Issue: June 2017
What will the world look like when we move beyond the keyboard and mouse? Interaction designer Sean Follmer is building a future with machines that bring information to life under your fingers...
The total number of devices connected to IP networks is projected to be three times the global population by 2021. Internet of things (IoT) technologies specifically are expected to represent more than half of the total 27.1 billion devices and connections.
It’s popular to predict the death of the textbook—and these days even textbook providers seem eager to move away from their age-old publishing model. Read more in an interview with OER pioneer, David Wiley.
Cristin Barrett says, "I’m working to be more intentional in addressing students’ disconnect between what I’m really teaching and what they think they’re learning. I’m committed to showing them that what they’re learning will help them reach their professional goals. Here’s a list of things I’ve been trying."
A backchannel communication, in an educational context, is a secondary electronic conversation that takes place at or near the same time as a lecture, instructor-led learning activity, or conference session.
Lectures, when properly delivered, can be wonderfully stimulating episodes in students’ learning journeys. So what are the lecturing practices that students say keep them engaged in their learning? Check out this article from Dr. Stephen Brookfield.
Course gets redesigned using the flipped classroom model and Just-in-Time-Teaching techniques that promote the use of class time for more active learning.
Zombie films offer a framework for understanding key elements of the learning process, including the need for a hook, collaboration, risk-taking, and more.
Giving effective student feedback involves targeting specific skills, keeping track of progress, and considering the individual needs of each student.
New Facebook features intended for developers could, if expanded, turn the social networking site into an online learning platform.
If you're looking for some innovative formative assessment strategies, you'll find some great ideas in this article. Try them out in your own classroom.
Including data in your presentations is a great way to bolster your points. Displaying data can enhance your words even further, but sometimes the usual graphs aren’t the best option for visualizing relationships between concepts. If so, perhaps trying a Venn diagram is the way to go.
How can I support students to move beyond negative past experiences and make positive ones? How can I empower students to break these cycles?
Most introductory courses contain hundreds of terms that are new to students, and those terms refer to things that are also unknown to students.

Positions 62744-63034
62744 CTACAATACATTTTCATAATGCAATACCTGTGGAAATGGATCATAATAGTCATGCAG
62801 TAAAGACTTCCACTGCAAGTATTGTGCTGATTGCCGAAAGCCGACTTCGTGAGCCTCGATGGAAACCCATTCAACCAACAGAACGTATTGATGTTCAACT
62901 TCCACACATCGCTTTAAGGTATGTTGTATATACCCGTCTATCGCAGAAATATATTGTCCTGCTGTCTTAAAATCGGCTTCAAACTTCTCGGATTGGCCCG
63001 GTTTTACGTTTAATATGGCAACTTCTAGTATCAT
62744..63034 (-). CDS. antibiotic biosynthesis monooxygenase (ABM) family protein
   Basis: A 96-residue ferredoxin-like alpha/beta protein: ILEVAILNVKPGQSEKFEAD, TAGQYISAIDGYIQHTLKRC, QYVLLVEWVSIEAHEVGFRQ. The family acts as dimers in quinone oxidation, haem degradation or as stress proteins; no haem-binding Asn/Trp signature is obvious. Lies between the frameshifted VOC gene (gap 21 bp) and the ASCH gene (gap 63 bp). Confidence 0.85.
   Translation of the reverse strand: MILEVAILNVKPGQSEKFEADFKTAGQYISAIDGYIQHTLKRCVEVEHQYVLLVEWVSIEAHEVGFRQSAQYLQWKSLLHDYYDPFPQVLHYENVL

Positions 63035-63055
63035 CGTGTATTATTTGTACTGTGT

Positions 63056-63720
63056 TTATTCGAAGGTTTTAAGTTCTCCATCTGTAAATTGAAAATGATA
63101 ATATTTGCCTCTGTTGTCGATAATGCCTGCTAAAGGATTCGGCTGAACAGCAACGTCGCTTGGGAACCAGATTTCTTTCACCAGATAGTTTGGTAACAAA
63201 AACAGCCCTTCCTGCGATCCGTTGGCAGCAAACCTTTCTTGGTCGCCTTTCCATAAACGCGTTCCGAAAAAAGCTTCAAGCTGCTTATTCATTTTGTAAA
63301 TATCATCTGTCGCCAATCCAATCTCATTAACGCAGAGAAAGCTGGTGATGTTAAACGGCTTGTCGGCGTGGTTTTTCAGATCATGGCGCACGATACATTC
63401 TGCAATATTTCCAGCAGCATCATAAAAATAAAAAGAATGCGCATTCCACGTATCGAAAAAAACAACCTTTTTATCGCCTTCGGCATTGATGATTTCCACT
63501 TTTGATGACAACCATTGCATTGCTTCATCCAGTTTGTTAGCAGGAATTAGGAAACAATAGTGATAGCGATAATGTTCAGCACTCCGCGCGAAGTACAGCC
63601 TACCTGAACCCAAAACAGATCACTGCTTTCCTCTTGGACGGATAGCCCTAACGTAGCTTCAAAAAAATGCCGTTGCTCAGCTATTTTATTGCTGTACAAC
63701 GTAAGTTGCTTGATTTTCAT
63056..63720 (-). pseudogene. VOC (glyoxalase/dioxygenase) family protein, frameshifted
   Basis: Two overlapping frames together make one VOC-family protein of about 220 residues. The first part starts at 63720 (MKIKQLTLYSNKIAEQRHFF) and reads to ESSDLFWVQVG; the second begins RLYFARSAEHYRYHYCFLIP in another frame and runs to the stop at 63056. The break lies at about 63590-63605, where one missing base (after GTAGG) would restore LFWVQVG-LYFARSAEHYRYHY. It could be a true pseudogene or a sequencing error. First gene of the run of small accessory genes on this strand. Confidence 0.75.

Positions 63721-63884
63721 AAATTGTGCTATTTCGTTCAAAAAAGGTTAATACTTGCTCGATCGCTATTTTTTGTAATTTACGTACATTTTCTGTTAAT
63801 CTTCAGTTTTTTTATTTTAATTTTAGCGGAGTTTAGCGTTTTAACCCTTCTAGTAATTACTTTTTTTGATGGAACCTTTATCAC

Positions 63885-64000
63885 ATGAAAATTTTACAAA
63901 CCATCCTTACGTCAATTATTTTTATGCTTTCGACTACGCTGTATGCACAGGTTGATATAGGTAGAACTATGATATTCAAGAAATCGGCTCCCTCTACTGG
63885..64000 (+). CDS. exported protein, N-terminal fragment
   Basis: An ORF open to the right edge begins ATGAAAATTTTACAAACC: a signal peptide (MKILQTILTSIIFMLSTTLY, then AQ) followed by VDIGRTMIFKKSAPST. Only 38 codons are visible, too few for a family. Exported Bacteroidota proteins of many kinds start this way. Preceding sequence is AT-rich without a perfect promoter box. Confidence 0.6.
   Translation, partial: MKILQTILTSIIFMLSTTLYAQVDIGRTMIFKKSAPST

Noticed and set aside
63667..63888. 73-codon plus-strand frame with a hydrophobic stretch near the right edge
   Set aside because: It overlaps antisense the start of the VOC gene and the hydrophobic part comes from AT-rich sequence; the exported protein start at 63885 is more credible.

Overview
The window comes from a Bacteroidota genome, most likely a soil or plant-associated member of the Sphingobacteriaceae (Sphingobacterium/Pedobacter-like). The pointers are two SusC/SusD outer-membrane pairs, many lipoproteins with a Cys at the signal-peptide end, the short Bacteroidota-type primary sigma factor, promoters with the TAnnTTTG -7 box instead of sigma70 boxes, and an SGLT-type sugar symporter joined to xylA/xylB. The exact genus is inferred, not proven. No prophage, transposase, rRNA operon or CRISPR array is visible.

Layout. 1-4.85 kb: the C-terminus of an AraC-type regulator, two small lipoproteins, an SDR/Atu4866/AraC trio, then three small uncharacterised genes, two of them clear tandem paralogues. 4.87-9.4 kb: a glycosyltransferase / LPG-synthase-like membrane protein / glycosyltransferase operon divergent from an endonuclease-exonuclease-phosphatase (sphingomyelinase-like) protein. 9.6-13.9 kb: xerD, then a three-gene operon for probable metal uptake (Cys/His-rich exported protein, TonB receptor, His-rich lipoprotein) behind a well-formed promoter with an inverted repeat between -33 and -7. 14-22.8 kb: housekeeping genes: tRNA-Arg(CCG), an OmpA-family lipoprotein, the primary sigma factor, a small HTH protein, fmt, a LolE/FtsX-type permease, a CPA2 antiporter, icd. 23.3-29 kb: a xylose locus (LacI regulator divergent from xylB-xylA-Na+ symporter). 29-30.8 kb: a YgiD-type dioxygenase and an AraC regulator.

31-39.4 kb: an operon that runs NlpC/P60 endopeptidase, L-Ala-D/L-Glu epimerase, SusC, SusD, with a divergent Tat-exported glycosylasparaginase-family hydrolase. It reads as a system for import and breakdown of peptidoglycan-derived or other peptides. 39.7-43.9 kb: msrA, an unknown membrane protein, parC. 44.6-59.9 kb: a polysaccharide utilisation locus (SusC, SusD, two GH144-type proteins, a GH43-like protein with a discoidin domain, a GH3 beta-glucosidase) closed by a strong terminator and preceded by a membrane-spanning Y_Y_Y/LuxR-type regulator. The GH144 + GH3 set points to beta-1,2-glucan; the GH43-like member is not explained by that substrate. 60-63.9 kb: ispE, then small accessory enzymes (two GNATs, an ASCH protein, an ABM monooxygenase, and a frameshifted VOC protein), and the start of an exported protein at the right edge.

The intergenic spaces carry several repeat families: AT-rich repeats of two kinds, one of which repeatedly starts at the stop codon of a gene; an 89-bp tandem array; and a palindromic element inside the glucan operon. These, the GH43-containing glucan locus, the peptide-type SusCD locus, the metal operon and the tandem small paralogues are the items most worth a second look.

Spoon-feeding: it’s a familiar metaphor that implies doing for students what they should be doing themselves, and making something easier than it should be.
Helping students discover who they are as learners and how learning works can create opportunities for deeper and more integrative learning to occur.
One of the most vexing complexities involves finding the balance between structure and the lack of it—between controlling the content and opening it up for exploration.
Education World offers a teacher’s response to the controversy surrounding this myth and ways to embrace the changes in mindset it might propose.
Students have to discover for themselves what they can do. The challenge is creating the assignments and learning experiences that promote that discovery.
As virtual reality goes mainstream and provides new ways for students to interact and gain hands-on experience, it's important to experiment and demonstrate the technology's potential learning benefits.
There’s no perfect grading system. This post is about point systems—not because they’re the best or the worst but because they’re so widely used.
There’s a tipping point at which we stop referring to innovations as “emerging” and simply say, “They’re here.” We are rapidly approaching that point with virtual and augmented reality. In this article, read how colleges embrace VR to develop students’ technical skills and expand their experiences.
One of the paradoxes of higher education is the gap between students’ fluency in technology and their ability to use digital tools to further their own learning.
Instructor, trainer and blogger, Jessica Brogley sees a bright future for teaching — and plenty of room for new solutions and strategies. "When I started teaching, we used the internet to consume information, but it’s now a tool for making things." Hear her views on teaching with technology.
An awesome science show from the 80s makes it to YouTube, and it shows just how pointless the traditional lecture is. "The point is...to go beyond the traditional lecture by creating an environment in which students actively participate in class."
Transform your math instruction with three strategies you can start using today.
If you've been teaching in higher education for any amount of time, you've probably encountered more than a few instances of what I like to call EESS — Extreme Evaluation Skepticism Syndrome.
In today’s world, literacy goes beyond just the basic ability to comprehend text. Today’s students will also need to master a new skill—digital literacy. Cornell University defines digital literacy as “the ability to find, evaluate, utilize, share, and create content using information technologies and the Internet.”
Industry leaders have been looking toward and anticipating the Internet of Things for quite some time. EDUCAUSE Review asked five experts in the field to share their insights on lessons learned, on current problems solved and created, and on the possible future impact of the IoT.
A handful of online assignment ideas that will keep online students interested and motivated in their work.